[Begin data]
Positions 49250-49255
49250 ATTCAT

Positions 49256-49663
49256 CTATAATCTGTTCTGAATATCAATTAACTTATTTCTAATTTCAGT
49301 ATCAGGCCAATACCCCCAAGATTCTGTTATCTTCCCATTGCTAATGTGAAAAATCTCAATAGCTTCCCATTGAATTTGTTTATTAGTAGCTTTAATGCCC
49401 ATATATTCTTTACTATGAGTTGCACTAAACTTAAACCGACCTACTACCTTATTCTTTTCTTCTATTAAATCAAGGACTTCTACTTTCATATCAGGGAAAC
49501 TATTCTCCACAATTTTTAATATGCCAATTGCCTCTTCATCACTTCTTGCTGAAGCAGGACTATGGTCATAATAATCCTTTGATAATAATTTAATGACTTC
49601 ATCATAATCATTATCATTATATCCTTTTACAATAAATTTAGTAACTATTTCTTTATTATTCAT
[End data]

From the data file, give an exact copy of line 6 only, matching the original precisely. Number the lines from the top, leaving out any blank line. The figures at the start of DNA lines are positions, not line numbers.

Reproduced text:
49401 ATATATTCTTTACTATGAGTTGCACTAAACTTAAACCGACCTACTACCTTATTCTTTTCTTCTATTAAATCAAGGACTTCTACTTTCATATCAGGGAAAC